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WHAT IS IT?
- An ovarian cyst is a globular sac filled with fluid or semisolid material that develops in, or on, an ovary.
- The ovaries, located on each side of a woman’s uterus and each measuring about 2.5cm x 2cm, are filled with follicles in various stages of development. Every month one follicle ripens to release an egg.
- After ovulation the ruptured follicle forms a yellowish lump called the corpus luteum. Cysts can occur due to changes in hormone levels during the menstrual cycle and the production and release of eggs.
TYPES OF CYST
- Follicular cysts arise when an ovarian follicle fails to rupture in the course of its development and ovulation. This type of cyst is common and usually asymptomatic.
- Luteal cysts are formed when the corpus luteum fails to degenerate, and fills with blood instead. Both follicular and luteal cysts are known as functional cysts.
- Dermoid cysts may contain fat, hair, teeth and other tissue.
- Chocolate cysts (or endometriomas), filled with dark, thick blood, are found on the ovaries as a result of endometriosis.
- Polycystic ovaries are defined by the presence of numerous follicular cysts. The affected ovary may double in size as a result.
- Polcystic ovarian syndrome is generally defined in the UK as polycystic ovaries together with one or more characteristic features: hirsutism, acne, male pattern baldness, amenorrhoea or oligomenorrhoea.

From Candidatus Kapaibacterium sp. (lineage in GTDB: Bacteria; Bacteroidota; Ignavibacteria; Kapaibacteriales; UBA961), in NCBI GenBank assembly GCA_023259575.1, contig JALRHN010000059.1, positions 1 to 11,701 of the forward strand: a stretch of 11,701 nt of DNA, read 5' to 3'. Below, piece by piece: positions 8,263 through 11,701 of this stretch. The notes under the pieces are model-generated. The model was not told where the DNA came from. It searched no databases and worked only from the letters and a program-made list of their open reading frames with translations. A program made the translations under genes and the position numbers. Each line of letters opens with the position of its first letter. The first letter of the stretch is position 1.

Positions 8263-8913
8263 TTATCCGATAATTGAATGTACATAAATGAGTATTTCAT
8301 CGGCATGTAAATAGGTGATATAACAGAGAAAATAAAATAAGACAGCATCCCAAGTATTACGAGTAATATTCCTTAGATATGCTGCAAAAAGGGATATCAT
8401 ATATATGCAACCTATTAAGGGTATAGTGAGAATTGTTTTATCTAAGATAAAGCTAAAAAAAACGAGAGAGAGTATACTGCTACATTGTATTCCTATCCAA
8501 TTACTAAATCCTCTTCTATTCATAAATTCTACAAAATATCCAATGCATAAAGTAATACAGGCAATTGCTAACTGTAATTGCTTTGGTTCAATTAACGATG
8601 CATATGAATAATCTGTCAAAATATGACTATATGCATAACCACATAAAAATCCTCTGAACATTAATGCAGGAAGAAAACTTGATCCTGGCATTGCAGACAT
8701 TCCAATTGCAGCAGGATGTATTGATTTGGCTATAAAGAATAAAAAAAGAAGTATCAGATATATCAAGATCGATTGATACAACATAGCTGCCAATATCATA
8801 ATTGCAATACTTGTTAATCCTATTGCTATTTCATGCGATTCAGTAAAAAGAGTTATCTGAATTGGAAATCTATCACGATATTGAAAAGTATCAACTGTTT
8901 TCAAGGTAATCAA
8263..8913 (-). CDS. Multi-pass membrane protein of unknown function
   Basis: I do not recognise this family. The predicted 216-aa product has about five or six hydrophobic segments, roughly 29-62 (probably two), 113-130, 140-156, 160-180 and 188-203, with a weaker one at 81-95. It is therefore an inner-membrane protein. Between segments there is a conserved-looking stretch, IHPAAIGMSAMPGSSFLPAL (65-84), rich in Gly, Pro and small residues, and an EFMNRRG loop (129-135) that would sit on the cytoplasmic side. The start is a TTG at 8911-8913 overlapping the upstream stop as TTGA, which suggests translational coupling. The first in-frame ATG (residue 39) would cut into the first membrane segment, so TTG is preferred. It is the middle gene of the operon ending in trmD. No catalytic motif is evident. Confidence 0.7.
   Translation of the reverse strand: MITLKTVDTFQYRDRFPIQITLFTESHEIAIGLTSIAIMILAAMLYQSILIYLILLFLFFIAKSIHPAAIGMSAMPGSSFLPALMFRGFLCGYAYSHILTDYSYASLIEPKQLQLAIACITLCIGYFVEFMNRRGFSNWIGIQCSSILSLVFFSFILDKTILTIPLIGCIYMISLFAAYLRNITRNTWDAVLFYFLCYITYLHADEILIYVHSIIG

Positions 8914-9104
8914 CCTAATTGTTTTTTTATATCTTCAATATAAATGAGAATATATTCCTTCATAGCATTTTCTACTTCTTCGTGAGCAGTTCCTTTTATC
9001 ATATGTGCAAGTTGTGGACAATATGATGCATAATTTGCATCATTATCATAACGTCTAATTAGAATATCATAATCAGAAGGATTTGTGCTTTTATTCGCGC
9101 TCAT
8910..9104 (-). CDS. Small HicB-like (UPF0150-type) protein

SIGNS AND SYMPTOMS
- Most ovarian cysts are harmless and benign. However, some cysts cause severe symptoms that can be life-threatening.
- Dull, mild abdominal pain or acute pain caused by torsion.
- Occasionally cysts can cause pain or discomfort during intercourse.
- Irregular, painful periods.
- If a cyst ruptures, twists or haemorrhages, there may be severe abdominal pain, vomiting and low grade pyrexia.
- Medical history and physical findings: large cysts may be palpable on abdominal examination.
- Pelvic examination.
- Pelvic ultrasound.
- Follicular and luteal cysts usually disappear without intervention. Follicular cysts typically disappear within 60 days.
- Dermoid cysts require surgical removal but are always benign.
- Large or persistent cysts may be drained or removed.
- Oral contraceptives may be prescribed to help establish normal menstrual cycles.
RESEARCH AND DEVELOPMENT
Crayford, T.J.B. et al (2000)Benign ovarian cysts and ovarian cancer: a cohort study with implications for screening The Lancet; 355: 9209, 1060-1063.